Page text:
In January 2014, Swedish criminal records became available online with the launch of a new website Lexbase. People were able to search criminal records of their friends, colleagues and neighbours, showing the location of convicted criminals in the past 5 years in their neighbourhood by plotting red dots on the map. The user is able to then pay a fee to get more information about the crime committed. Lexbase has become the subject of intense criticism from Swedish media, government and the general public, given its alleged infringement on the right to privacy and increased social alienation of offenders.
A criminal database exists in Hungary which is allowed for under the 85th Act of 1999 on the criminal database and the official certificate of criminal record. There are 5 different databases, the database of offenders, the database of those under coercive measures, database of those under criminal procedures, the database of fingerprint, palm prints and photographs and the database of DNA profiles. Therefore, there is not only information recorded for those who have had a criminal sanction place against them, covered by the database of offenders, but also for those that are in pre-trial detention (database for those under coercive measures) and those who are suspected and accused of a crime (database for those under criminal procedures). The Central Office for Administrative and Electronic Public Services (COAEPS) of the Ministry of the Interior operates, managers and maintains the databases. Investigative authorities, public prosecutors offices and criminal courts all contribute to the databases. The amount of time a person's information is held on these databases varies. For people imprisoned for an intentional offence, data will be removed 15 years after their release. If the offence was committed recklessly, then the data will be removed 5 years after release The data is not publicly accessible, but a person can obtain the data held about themselves upon request.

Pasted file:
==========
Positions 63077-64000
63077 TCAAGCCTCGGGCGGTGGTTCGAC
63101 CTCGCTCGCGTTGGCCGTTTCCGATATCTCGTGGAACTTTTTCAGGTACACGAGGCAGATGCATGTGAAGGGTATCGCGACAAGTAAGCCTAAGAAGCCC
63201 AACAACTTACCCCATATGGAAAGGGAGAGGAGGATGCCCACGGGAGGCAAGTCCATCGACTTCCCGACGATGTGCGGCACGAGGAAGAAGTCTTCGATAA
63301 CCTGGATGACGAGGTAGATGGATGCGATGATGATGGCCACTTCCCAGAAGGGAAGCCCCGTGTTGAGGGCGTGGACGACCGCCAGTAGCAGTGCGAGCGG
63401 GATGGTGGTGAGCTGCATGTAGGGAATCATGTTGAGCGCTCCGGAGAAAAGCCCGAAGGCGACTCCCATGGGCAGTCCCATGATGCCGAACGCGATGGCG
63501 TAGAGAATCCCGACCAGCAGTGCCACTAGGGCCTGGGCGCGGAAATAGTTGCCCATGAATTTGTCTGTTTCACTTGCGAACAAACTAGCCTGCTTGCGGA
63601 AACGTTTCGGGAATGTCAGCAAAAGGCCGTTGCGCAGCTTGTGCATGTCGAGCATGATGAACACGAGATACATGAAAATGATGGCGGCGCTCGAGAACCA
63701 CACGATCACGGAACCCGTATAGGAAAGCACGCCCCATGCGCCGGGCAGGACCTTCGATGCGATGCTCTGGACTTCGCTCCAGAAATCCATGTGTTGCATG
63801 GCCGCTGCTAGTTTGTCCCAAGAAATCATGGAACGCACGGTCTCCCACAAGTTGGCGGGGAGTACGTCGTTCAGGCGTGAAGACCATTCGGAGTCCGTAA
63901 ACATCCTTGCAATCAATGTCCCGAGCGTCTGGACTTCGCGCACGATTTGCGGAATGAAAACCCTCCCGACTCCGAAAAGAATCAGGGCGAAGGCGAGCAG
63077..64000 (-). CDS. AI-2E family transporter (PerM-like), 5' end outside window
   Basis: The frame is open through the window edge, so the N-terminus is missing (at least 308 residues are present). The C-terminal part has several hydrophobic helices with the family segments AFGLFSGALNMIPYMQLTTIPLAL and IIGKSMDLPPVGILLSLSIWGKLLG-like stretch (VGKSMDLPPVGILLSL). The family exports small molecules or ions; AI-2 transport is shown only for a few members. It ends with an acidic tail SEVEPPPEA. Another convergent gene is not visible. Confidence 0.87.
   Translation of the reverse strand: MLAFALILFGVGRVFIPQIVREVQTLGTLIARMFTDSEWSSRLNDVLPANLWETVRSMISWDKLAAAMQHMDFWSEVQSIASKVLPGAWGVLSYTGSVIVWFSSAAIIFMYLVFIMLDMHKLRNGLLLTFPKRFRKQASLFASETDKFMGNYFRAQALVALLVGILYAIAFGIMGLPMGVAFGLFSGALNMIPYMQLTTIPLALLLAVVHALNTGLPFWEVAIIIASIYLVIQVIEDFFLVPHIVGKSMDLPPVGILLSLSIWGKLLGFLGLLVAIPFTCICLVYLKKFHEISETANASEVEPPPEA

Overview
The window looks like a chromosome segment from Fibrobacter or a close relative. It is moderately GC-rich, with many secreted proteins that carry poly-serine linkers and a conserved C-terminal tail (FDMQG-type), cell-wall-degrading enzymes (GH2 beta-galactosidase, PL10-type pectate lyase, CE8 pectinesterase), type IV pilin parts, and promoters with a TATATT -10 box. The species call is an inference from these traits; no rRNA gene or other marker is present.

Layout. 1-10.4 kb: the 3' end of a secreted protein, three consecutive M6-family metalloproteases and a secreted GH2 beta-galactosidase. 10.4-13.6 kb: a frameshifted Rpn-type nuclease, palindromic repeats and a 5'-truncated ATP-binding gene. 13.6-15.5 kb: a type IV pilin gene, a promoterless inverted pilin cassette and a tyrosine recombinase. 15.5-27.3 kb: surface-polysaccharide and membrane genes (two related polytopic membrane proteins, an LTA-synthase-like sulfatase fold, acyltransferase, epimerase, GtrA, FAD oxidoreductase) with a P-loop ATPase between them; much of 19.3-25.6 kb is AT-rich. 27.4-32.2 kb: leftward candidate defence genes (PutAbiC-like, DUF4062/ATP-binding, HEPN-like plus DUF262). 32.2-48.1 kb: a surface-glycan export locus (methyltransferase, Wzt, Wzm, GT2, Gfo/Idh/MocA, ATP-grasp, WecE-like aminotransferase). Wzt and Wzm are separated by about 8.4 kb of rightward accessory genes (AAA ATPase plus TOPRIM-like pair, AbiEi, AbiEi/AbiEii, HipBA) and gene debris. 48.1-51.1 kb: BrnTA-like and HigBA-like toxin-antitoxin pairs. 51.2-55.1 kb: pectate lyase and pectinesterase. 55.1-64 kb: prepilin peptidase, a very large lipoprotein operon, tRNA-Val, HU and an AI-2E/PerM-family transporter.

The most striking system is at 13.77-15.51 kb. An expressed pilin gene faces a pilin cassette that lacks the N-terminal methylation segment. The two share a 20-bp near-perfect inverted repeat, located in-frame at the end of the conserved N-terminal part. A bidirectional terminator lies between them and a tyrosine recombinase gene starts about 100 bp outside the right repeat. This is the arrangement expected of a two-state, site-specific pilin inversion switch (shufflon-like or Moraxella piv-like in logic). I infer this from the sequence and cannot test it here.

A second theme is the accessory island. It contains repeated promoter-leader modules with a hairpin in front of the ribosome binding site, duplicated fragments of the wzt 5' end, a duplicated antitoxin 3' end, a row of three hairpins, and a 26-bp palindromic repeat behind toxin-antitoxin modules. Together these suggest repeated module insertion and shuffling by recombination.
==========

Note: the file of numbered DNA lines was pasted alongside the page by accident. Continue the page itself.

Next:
Work history is another good data point to use to find someone you’ve lost track of. It can also be helpful if you need to reconstruct your own work history as you write your resume. BeenVerified reports have accurate information, though is some cases you may have to purchase add-ons – for example, if you want information about property or other legal matters. You need to pay for a subscription to get background checks. This costs around $27 a month, and you pay an additional $2.99 to download the report.
France has a sex offenders registry but unlike systems such as the United States, does not allow the public to access information regarding the information of cases and individuals who have been convicted of sex crimes, nor does France require the community to be notified of the presence of a sex offender in their neighbourhood as is obligatory in some other countries.
While background screening and verification is well established in Australia and New Zealand, it is in its infancy in Asia and regulations vary widely across the region. Leading background screening companies in the region must navigate different regulatory frameworks and market leaders offer a full complement of services including financial probity, education, criminal background checking where legal, directorships.